• Non-EU nationals who meet certain criteria will be able to apply for settled status as a family member after the relationship has ended, such as because of death or divorce;
  • Applicants who are refused will be able to re-apply at any point, and however many times they wish, up to the end of June 2021;
  • Holders of settled status could be absent from the UK for up to five years before it lapses.

Immigration Minister Caroline Nokes said: “EU citizens make a huge contribution to our economy and to our society.

“They are our friends, family and colleagues and we want them to stay.”

Labour MP Yvette Cooper, who chairs the Commons Home Affairs committee, said: “The Government has rightly provided more clarity on how the EU settlement scheme will operate, and we need more information from other countries on what the arrangements for UK citizens resident there will be.”

She added that “far more answers” are still needed about what happens to those who have not registered by the deadline through no fault of their own.

Reaction was swift from all quarters. 

Matthew Fell, CBI chief UK policy director, said: “Businesses want to help their EU staff navigate the process to stay in the UK and welcome this clarity around the future rules. It is absolutely right that the Home Office’s default is to look for reasons to grant, rather than deny, applications and ensure caseworkers have the necessary flexibility to exercise discretion when considering EU national’s individual circumstances.

“Now the Home Office must match these words with delivery of an efficient and smooth process.

“It is also time to confirm that this offer to EU citizens is independent of wider negotiations and that it will not be taken off the table altogether in the event of ‘no deal’.”

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Alp Mehmet, vice chairman of Migration Watch UK, said: “The government seem to have conceded almost every point demanded by the EU.

“Meanwhile there is very little evidence that EU member states have done anything to speak of for British residents in their countries.”

Jill Rutter, director of strategy at think tank British Future, warned the Government faces a “massive task”.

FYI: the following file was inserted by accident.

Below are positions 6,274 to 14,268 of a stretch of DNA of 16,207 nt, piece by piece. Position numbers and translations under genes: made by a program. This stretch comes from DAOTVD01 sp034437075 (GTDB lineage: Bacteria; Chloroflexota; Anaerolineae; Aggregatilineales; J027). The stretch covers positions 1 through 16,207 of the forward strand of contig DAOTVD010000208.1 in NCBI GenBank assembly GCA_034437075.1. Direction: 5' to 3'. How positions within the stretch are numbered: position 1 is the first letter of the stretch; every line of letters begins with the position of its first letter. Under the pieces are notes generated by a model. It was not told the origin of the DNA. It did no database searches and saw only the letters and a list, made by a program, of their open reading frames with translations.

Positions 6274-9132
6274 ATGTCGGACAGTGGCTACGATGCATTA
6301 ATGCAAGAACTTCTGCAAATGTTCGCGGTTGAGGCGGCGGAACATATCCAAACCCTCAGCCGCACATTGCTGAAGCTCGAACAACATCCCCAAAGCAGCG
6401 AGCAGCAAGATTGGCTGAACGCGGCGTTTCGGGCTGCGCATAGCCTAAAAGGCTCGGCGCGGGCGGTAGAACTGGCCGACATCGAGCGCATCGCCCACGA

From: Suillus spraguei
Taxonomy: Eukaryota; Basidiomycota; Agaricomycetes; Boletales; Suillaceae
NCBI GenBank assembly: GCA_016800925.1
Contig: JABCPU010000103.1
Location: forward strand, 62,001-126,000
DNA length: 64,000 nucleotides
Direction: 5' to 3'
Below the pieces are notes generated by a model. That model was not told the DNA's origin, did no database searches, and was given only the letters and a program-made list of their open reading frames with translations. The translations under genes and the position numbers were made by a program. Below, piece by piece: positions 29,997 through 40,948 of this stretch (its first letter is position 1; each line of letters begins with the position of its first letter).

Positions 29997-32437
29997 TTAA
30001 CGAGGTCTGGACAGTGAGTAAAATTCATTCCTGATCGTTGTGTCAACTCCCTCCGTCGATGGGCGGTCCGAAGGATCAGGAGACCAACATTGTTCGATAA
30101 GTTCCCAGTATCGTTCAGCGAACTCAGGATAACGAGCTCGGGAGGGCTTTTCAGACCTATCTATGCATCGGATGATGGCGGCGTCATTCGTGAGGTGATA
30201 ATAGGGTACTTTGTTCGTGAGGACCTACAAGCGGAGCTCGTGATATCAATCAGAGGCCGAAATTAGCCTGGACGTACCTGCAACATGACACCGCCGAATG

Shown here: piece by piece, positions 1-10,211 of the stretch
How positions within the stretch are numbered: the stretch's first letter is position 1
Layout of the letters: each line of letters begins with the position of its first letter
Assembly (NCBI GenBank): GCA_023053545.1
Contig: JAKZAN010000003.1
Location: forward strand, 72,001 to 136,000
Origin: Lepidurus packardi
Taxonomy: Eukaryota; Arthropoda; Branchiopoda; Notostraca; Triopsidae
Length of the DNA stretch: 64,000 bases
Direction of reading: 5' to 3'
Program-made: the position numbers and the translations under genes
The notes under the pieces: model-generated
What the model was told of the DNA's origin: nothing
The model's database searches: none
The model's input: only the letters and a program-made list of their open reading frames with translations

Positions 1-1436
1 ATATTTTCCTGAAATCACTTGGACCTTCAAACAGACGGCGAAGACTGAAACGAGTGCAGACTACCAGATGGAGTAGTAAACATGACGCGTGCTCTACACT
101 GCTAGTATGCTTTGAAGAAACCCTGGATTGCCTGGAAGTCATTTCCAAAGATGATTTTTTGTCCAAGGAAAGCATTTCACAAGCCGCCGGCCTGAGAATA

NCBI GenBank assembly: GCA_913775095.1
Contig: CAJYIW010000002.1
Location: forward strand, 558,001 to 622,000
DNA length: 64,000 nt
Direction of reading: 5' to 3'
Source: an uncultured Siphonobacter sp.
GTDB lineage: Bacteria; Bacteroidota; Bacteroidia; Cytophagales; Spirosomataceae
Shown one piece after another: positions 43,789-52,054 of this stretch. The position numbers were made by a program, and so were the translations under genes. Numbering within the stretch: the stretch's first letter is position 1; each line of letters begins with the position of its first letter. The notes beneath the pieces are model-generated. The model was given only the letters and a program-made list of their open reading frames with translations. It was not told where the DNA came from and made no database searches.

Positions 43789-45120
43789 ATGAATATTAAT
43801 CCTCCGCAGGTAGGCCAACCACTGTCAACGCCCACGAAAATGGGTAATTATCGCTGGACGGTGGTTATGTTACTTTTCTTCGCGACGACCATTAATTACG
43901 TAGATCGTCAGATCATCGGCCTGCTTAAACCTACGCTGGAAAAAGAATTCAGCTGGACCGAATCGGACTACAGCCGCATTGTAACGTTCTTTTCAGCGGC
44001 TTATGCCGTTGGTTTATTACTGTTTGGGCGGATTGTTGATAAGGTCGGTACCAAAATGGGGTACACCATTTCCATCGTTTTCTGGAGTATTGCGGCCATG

She added: “After Windrush showed what happens when you get it wrong, it is important that the Home Secretary sends a very clear message that the central purpose of this policy is for everybody eligible to qualify, so they can get on with their lives in the UK.”

Here are the main steps in the application process:

Online form: The Home Office is designing an online application platform which it says will be simple and user-friendly. Applicants will be asked to provide their biographical information, declare whether they have any criminal records, and upload a facial photograph.

Identity: The process requires verification of the applicant's identity and nationality using a passport, ID card or other valid document. This can be done using a mobile app or through secure post.

Residence: Where possible, the applicant will be helped to demonstrate they have been continuously living in the UK using data held by HMRC and the Department for Work and Pensions. Where automated checks are not applicable or do not indicate the citizen has been continuously resident in the UK, documentary evidence will be required.

Criminality checks: The Home Office will carry out checks against UK criminality and security databases in all cases. Applications will only be considered for refusal where someone has been convicted of a serious offence.

Answer: Officials hope to provide applicants with a response on whether their application has been successful within a fortnight. Evidence of settled status will be given to EU citizens in digital form - no physical document will be issued.

Appeals: Where a valid application is refused, there will be the right to request an administrative review. Someone who has been refused status under the scheme can make a new application at any point before the end of June 2021. In addition, the Government is planning to introduce legislation so there will be a statutory right of appeal for applications made from March 30 next year.